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The Beatitudes: the Meek

The Meek

Regardless of external appearances,
the favor of God is toward the humble

In Matthew chapter five (5), we are introduced to the Beatitudes which the Lord Jesus uses to open the famous Sermon on the Mount. These short sayings form a series of paradoxes (or notions expressed in an almost contradictory manner). The thoughts spoken by the Master in these blessed sayings run completely against to what we commonly would expect. Because the sayings are paradoxes, we must understand that the point of view from which Jesus begins is a spiritual point of view, certainly not a material, or physical one. Let’s not dismiss the brevity of these sayings, but rather consider the message of Jesus Christ as he spoke in these blessed sayings, or epigrams. We continue our study by looking at the third beatitude which the Teacher Jesus Christ spoke in the famous Sermon on the Mount.

“Blessed are the meek” —Matthew 5:5

Just as we appreciate a meek horse when we begin to mount, God also appreciates and is pleased with us when are meek.  We must ask ourselves though: What does it mean to be meek?. The dictionary defines the word: “Soft, gentle. that which is not wild.” The opposite of meek is to be harsh, that is to say, rough or crude. God is not pleased with a man (or a women) who is loud or rude toward others. Indeed, the apostle Paul writes to husbands on how to treat their wives: “Do not be harsh or bitter toward them” (Colossians 3:19). Plainly, to be meek is to have the disposition of accepting the commands or orders of God without resisting, without rebelling– to let the rule of God guide us in everything. The rule of God, of course, is the word revealed in the sacred Scripture.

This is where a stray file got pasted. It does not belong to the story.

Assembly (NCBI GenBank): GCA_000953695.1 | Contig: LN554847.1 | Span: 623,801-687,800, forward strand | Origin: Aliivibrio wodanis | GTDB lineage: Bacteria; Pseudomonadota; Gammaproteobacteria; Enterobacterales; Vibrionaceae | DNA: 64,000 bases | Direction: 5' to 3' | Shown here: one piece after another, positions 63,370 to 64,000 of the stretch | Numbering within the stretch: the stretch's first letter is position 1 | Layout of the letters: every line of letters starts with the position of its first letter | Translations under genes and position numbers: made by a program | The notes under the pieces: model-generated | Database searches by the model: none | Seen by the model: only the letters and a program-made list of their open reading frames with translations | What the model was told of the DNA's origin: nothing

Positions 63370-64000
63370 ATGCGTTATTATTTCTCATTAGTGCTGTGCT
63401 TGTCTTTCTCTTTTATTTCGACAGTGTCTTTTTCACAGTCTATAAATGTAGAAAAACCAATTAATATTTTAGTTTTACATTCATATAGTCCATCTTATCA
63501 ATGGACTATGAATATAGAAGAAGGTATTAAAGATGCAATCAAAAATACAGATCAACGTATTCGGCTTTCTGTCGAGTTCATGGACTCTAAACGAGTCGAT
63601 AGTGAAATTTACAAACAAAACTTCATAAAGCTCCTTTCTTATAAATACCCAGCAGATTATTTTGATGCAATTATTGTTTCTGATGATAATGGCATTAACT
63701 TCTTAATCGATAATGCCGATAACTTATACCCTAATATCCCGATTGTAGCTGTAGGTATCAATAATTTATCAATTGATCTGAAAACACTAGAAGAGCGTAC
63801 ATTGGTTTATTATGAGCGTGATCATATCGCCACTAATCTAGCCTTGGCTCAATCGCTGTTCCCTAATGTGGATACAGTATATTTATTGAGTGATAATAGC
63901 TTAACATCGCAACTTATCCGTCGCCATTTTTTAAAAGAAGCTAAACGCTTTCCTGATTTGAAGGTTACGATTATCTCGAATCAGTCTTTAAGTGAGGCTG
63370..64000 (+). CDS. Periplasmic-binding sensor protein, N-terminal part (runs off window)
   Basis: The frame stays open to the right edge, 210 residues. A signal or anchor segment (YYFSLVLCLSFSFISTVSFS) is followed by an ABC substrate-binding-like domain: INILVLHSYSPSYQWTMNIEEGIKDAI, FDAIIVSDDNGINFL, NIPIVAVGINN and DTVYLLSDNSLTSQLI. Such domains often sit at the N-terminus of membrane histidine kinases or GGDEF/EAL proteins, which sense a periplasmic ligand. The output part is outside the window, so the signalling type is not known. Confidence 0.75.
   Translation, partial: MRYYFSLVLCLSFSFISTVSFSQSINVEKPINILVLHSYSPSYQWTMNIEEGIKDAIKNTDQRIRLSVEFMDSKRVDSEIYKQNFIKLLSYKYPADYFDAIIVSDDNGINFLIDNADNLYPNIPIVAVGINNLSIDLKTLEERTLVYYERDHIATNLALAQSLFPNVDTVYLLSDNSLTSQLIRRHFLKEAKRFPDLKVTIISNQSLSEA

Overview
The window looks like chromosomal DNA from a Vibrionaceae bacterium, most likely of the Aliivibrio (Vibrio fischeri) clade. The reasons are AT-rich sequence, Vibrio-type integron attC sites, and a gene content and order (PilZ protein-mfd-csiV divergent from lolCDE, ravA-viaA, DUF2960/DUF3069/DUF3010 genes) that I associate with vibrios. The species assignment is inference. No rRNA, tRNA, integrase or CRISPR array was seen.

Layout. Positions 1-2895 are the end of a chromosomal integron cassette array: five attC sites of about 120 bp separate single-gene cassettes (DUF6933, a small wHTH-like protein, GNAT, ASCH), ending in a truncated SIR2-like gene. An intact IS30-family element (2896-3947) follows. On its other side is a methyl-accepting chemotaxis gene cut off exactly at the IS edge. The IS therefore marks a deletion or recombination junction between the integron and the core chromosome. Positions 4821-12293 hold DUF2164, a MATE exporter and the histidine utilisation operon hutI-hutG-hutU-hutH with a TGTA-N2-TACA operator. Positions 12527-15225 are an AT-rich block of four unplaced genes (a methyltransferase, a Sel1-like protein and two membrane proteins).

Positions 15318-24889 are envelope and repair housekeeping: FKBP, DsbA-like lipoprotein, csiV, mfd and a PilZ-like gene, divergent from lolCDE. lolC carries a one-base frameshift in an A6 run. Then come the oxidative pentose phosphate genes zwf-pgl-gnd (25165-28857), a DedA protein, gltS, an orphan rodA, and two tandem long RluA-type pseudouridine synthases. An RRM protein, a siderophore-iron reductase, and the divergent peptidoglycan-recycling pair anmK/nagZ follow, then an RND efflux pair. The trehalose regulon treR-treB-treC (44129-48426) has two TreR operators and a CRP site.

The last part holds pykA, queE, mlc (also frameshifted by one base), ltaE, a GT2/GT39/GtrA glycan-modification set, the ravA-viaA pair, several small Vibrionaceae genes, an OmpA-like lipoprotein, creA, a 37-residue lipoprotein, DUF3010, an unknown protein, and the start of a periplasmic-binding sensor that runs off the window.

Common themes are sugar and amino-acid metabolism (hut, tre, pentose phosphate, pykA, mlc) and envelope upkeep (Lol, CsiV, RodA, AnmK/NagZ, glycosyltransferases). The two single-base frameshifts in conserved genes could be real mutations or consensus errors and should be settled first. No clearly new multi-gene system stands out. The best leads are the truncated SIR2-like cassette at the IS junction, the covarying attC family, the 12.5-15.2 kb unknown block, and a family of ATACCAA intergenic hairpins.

Our Lord Jesus Christ was meek when he said: “Take my yoke on you, and learn of me for I am meek and lowly in heart and you will find rest unto your souls.” (Matthew 11:29).  As we can see, the master Teacher requires us as his pupils to learn how to be meek. In the Old Testament we learn that this very quality was part of who Moses was, as the Scripture says: “Now the man Moses was very meek, above all the men which were upon the face of the earth” (Numbers 12:3).

The word meekness suggests: “a quality of being meek, gentleness, kindliness.” In Galatians 5:22-23 meekness is depicted as a fruit of the Spirit.  We should try to have such behavior, as the apostle Paul said to Timothy: “But thou, O man of God, flee these things; and follow after righteousness, godliness, faith, love, patience, meekness” (I Timothy 6:11). Further, it is very important to have meekness (to be meek) especially when we are restoring those who have fallen in their faith. Paul says: “Brethren, if a man be overtaken in a fault, ye which are spiritual, restore such an one in the spirit of meekness; considering thyself, lest thou also be tempted” (Galatians 6:1-2).  To Timothy he said:

And the servant of the Lord must not strive; but be gentle unto all men, apt to teach, patient,
in meekness instructing those that oppose themselves. —II Timothy 2:24, 25

Let us request of God that he help us to learn how to be meek, that we may learn to have meekness in our treatment of others.

– Roberto V. Spencer

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